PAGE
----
Catamaran cruising

Who: Carolyn & Chris Gebbie
27 October 2020 | KIlada
11 October 2020 | Kiladha
11 October 2020 | Porto Heli
29 September 2020 | Astros
29 September 2020 | Cape Maleas
18 September 2020 | Gythion
12 September 2020 | Porto Kayio
12 September 2020 | Gythion
12 September 2020 | PLitra
05 September 2020 | Ormos Frangos
05 September 2020 | Gerakas
05 September 2020 | Kiprissi
05 September 2020 | Tyros
26 August 2020 | Astros
26 August 2020 | Kilada
23 October 2019 | Kilada
12 October 2019 | Kiladha
06 October 2019 | Astros
29 September 2019 | Kiladha
29 September 2019 | Porto Heli/Spetsai

Leaving Cagliari/ Villasimius Bay

26 August 2016 | Villasimius Bay
We inched out of the corner in Portus Karalis on Wednesday morning with a couple of metres to spare on each side, very relieved that the wind was only 5/6 knots. We fueled up at the other side of the harbour (E1.59 per litre! – the most expensive yet) and motored out expecting the forecast 5 knots. What we got was 15 knots from the west and a really nice sail for the first couple of hours, great for the first outing of the new session. Having said that, Splice was clearly struggling to match her normal pace and though we topped 6 knots a couple of times under sail, when the wind faded and we needed to motor we were off the pace. At 17000 rpm we would normally expect about 6 knots through the water and we were making about 5.3 knots……….dirty bottom was diagnosed!
We anchored in the bay near the marina at Villasimius at around 16.15 in the 20 knot easterly wind which had helpfully sprung up as we turned eastwards into the bay. It’s a popular place with loads of local boats (mostly motor boats) and quite a few cruising yachts including a few over 100ft. All the locals go back to the marina at around 19.00 and the bay is quiet for the evening and overnight before it all starts again around 11.00 the next day. The water is clear and the bottom is mostly good sandy holding, it’s a nice bay and as long as the wind isn’t from the west it’s reasonably protected. You do get regular wash from passing ships and power boats however.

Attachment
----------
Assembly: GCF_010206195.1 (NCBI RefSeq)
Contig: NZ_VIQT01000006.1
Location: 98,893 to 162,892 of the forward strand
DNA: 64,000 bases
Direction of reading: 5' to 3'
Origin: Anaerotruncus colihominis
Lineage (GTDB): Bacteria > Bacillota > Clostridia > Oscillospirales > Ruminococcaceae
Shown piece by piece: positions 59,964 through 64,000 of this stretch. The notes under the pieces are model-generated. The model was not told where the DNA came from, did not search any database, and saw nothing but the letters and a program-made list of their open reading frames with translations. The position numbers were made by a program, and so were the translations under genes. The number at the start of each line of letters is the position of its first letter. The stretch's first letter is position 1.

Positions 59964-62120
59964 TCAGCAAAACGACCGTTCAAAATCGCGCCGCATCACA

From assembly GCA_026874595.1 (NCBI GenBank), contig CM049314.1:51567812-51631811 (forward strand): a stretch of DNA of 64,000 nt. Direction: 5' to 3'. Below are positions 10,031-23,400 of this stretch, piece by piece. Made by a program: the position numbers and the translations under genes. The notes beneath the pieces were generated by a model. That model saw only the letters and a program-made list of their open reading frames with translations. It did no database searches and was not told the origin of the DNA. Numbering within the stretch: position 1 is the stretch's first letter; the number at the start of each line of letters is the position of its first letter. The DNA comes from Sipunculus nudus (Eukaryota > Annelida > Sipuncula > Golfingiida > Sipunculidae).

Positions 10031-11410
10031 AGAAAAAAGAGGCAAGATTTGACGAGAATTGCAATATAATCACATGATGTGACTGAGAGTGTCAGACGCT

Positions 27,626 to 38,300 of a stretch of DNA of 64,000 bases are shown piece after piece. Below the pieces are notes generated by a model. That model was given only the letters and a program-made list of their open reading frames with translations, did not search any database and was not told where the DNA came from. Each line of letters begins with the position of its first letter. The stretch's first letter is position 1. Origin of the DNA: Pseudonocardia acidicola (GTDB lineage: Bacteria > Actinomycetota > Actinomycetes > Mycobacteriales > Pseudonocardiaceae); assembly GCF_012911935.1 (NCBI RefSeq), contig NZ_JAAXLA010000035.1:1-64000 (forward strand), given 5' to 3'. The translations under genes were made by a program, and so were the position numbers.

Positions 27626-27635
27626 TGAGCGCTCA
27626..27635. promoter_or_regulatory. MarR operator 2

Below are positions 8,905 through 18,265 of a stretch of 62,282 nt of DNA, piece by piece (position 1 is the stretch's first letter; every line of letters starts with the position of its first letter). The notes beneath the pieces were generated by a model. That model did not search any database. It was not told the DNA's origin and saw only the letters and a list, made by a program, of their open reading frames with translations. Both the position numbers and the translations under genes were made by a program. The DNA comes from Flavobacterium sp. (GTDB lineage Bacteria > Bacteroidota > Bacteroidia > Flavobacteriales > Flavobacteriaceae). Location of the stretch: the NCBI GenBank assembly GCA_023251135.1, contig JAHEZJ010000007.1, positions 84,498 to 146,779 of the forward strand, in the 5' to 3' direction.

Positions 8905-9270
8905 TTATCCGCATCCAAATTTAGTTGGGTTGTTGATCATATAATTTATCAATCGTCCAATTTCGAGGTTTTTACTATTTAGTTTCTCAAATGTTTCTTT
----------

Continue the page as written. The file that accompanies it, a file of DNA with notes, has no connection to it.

We are about to spend our third night here and it seems much of the time we have been in the water ……..scrubbing! The fouling on Splice’s hull, keels, sail-drive and props was really bad. This is the worst we have seen it even when she’s been moored for 6 months not just one. The copper-coated surfaces had some barnacles but were mostly covered with a white stringy weed that grows in clumps and produces a black extended frond, topped off around the waterline with a lovely green slime. The barnacles had homed in on every metal surface and you couldn’t see an inch of prop metal on either side. Luckily the weed and slime came off OK with scrapers and brushes and our copper-coat survived the assault but the props were hard work. Unfortunately the ‘miniB’ scuba set didn’t have much air left in the tank so whilst the props are clear of the main coverage there is still work to do to achieve a vaguely smooth surface. Scraping weed whilst holding my breath I can do, attacking solid ranks of barnacle debris needs air! We’ve got 95% of the fouling off with about 8 hours work between us so we should be a bit faster on the next trip.
We have also launched Fizz for the first time and taken her for a test run. The wind has been about 10 knots today so we were pleased that she tracks well through the water and, whilst needing a bit of effort, would go to windward without a problem. As part of the trip we stopped by another British boat ‘Ruby Tuesday’ who we last saw in Mallorca. They have since been to Greece and back and are now off to cross the Atlantic this winter. As usual we swapped details about anchorages and ports over a cup of tea. Were impressed with their mileage but still prefer to stop a while and see the areas when we get there, there are many different cruising styles!
We were running out of bread so this was the stimulus for our latest attempt, lots of ‘kneading and waiting hopefully to see if it will rise’ later we produced a nice rustic style brown loaf which has gone down well for lunch and afternoon tea with bread and jam. That’s twice it’s been edible now, we might be getting the hang of it!
Tomorrow (Saturday 26th Aug) we plan to set off early to cover the 60 odd miles to Arbatax, about halfway up the east coast of Sardinia. We considered stopping at the intervening port – Portus Corrallo – but have read a number of negative reports so will go for the longer trip with an early 6.00 start. The wind is forecast to change and actually be with us going north… we shall see!

Photo: Chris in full hull scraping regalia!! ‘Fizz’ shows herself in the background.
Vessel Name: Splice
Vessel Make/Model: Broadblue 435 Catamaran
Crew: Carolyn & Chris Gebbie
We have been married for over 25 years and have two grown up sons. Carolyn has dual English/French nationality and speaks French well. [...]
Extra: Contact us at splice435(the at sign)gmail.com
Splice's Photos - Main
44 Photos
Created 15 May 2015
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Created 15 May 2015
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Created 14 April 2015

Who: Carolyn & Chris Gebbie